More importantly, perhaps, they appeared to be significantly closer to the Tories in ideological terms. On another 10-point scale, where 0=left-wing and 10=right-wing, UKIP voters in 2010 located themselves at 8.23 on average, only slightly to the left of where they felt the Conservative Party to be (8.74) – but comfortably to the right of where they perceived Labour to reside (6.49). Moreover, UKIP’s working class supporters were distinct from Labour’s core working class voters in several respects – more self-consciously right-wing, more exercised by issues of cultural identity, more immersed in the Tory press, less likely to live in Labour-held constituencies – and, indeed, far less likely to have been Labour voters at all in previous elections.

In light of this, what has been happening over the past 12 months is interesting. As UKIP support has grown, so it has expanded into Labour territory – and there are signs that it has been adapting its policy profile accordingly. In their book Revolt on the Right Robert Ford and Matthew Goodwin presented a list of those seats likely to be most winnable for UKIP based on demographic profile and size of two-party swing required for a UKIP victory; 12 of the top 15 are currently held by Labour (starting with Great Grimsby). It is no coincidence that there are clear signs of a significant re-think by UKIP on policy. Farage famously dismissed the 2010 manifesto as ‘drivel’ and announced a thoroughgoing review of party policy in 2013. Gone from the party’s website now are all claims of being ‘traditional conservative and libertarian’, and the ‘flat-rate’ income tax has been replaced by a commitment to introduce a more graduated scheme (ie, with marginal rates of 35% for income between £42,285 and £55,000, and 40% over and above that). There is a clear defence of the NHS as something that should remain free at the point of delivery, while further Private Finance Initiatives will be blocked and local authorities encouraged to buy out existing ones. New migrants will have to buy private health insurance for 5 years until they become eligible for free NHS care, and the Tories’ controversial ‘bedroom tax’ will be rescinded. These, along with other well-known promises regarding withdrawal from the EU and stricter controls on migration might well be designed to appeal to those ‘left-behinds’ who are losing faith in Labour. Perhaps it is no surprise, then, that polling in Rochester suggested that 40% of those who voted Labour in the constituency in 2010 claimed an intention to vote UKIP this time – proportionately only slightly less than the 44% of Tory supporters in 2010 planning to support Reckless in the by-election.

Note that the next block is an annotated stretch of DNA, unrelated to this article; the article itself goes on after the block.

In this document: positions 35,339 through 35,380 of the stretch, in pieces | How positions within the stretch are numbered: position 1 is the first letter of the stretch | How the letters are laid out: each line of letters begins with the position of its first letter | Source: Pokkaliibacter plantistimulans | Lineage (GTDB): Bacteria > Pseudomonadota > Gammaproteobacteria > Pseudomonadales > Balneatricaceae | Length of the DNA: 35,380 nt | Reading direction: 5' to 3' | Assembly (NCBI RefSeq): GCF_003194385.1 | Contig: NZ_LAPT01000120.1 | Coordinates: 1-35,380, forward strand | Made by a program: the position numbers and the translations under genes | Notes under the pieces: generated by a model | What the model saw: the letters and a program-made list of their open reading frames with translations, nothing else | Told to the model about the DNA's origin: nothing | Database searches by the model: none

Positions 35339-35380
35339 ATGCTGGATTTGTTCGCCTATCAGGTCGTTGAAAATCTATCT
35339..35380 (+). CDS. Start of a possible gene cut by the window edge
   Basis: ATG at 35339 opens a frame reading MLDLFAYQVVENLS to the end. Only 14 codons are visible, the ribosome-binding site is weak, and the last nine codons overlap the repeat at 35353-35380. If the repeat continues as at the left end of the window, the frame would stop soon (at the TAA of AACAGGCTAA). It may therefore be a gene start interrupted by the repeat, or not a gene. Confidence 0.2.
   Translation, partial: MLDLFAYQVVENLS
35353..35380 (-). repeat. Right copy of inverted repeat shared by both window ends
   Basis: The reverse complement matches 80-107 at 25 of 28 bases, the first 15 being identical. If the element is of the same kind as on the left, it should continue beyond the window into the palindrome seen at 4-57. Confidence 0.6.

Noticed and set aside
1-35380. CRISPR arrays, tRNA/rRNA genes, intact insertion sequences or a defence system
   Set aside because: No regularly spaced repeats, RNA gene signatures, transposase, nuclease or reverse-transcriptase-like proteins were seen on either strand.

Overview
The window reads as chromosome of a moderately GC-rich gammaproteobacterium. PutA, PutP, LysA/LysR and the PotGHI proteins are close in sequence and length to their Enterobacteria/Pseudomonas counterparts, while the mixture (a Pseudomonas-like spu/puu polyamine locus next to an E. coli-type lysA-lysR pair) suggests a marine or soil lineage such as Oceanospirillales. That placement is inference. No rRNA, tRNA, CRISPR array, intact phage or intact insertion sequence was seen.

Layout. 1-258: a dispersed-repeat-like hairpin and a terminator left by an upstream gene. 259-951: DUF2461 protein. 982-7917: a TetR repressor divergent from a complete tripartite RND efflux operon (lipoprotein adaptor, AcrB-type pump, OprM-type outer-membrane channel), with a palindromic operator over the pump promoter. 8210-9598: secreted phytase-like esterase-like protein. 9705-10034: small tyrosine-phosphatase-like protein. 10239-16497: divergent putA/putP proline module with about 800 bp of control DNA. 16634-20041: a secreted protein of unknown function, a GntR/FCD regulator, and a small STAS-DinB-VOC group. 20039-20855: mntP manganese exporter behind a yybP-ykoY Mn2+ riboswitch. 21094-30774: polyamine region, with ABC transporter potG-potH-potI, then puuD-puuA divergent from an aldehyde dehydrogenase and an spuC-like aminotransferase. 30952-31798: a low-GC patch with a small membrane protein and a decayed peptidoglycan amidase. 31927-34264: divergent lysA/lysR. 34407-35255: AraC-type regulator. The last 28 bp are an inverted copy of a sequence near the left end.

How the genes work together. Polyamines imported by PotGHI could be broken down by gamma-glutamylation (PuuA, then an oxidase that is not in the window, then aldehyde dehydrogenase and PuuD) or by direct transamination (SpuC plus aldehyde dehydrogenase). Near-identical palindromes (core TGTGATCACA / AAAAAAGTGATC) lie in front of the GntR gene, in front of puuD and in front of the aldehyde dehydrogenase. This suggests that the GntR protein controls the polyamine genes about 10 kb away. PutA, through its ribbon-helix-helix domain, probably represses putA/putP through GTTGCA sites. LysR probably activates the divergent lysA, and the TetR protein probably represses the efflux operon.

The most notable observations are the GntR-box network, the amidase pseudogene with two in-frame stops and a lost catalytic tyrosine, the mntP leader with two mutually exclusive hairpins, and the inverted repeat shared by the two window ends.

Of course, there are good reasons why the party cannot expect to prosper as spectacularly in a General Election as in a by-election: turnout will certainly be higher overall, and that means that many somewhat disgruntled or apathetic stay-at-homes will return to the polling stations to vote for the major parties; UKIP’s still under-developed organizational resources will have to spread themselves over more than 600 constituency campaigns rather than focus on a single seat at a time; Labour may, once again, be helped by an electoral system that has been biased in its favour for the past 30 years; beyond Farage and his deputy Paul Nuttall, UKIP has few high-profile politicians that have been tried and tested in the harsh glare of national political campaigns; and the intense scrutiny of a General Election campaign is likely to highlight real challenges around policy issues.

Even so, UKIP’s growing prominence, added the Scottish National Party’s post-referendum surge in Scotland, the recent progress of the Greens in the polls – and, of course, the unpredictable impact of ‘events’ – all go to make the next General Election the most difficult to predict in the entire post-war era. Another hung parliament is certainly a distinct possibility, and the governmental outcome of such a scenario will depend entirely on the arithmetic and the strategic calculations of any party with governing or ‘blackmail’ potential. And UKIP just might be a player in that game.

Paul Webb

Paul Webb is Professor of Politics at the University of Sussex, and co-author of ‘Why do Tories defect to UKIP? Conservative Party members and the temptations of the populist radical right’, Political Studies, 62/4 (December 2014), 961-970.